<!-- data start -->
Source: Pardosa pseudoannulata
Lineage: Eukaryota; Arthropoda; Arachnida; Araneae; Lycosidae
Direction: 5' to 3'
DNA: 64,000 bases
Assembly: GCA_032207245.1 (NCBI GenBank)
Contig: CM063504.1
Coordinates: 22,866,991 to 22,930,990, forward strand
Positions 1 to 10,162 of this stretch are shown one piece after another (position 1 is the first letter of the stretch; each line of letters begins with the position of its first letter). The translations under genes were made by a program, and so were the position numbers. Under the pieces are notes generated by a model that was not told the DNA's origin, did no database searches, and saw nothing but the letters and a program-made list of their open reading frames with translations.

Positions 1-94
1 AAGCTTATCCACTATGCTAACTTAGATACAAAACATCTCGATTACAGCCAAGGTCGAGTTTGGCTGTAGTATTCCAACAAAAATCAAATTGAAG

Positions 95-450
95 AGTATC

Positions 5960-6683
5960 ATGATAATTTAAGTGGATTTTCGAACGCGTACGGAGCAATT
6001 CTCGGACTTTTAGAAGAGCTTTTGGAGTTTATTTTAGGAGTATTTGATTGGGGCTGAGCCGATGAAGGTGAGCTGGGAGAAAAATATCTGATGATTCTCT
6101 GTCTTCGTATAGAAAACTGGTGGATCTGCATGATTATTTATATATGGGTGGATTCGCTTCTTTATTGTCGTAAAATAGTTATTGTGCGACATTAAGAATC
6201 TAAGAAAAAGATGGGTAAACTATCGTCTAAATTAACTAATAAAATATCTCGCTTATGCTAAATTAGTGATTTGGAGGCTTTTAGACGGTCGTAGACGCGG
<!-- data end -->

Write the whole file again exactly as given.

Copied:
Source: Pardosa pseudoannulata
Lineage: Eukaryota; Arthropoda; Arachnida; Araneae; Lycosidae
Direction: 5' to 3'
DNA: 64,000 bases
Assembly: GCA_032207245.1 (NCBI GenBank)
Contig: CM063504.1
Coordinates: 22,866,991 to 22,930,990, forward strand
Positions 1 to 10,162 of this stretch are shown one piece after another (position 1 is the first letter of the stretch; each line of letters begins with the position of its first letter). The translations under genes were made by a program, and so were the position numbers. Under the pieces are notes generated by a model that was not told the DNA's origin, did no database searches, and saw nothing but the letters and a program-made list of their open reading frames with translations.

Positions 1-94
1 AAGCTTATCCACTATGCTAACTTAGATACAAAACATCTCGATTACAGCCAAGGTCGAGTTTGGCTGTAGTATTCCAACAAAAATCAAATTGAAG

Positions 95-450
95 AGTATC

Positions 5960-6683
5960 ATGATAATTTAAGTGGATTTTCGAACGCGTACGGAGCAATT
6001 CTCGGACTTTTAGAAGAGCTTTTGGAGTTTATTTTAGGAGTATTTGATTGGGGCTGAGCCGATGAAGGTGAGCTGGGAGAAAAATATCTGATGATTCTCT
6101 GTCTTCGTATAGAAAACTGGTGGATCTGCATGATTATTTATATATGGGTGGATTCGCTTCTTTATTGTCGTAAAATAGTTATTGTGCGACATTAAGAATC
6201 TAAGAAAAAGATGGGTAAACTATCGTCTAAATTAACTAATAAAATATCTCGCTTATGCTAAATTAGTGATTTGGAGGCTTTTAGACGGTCGTAGACGCGG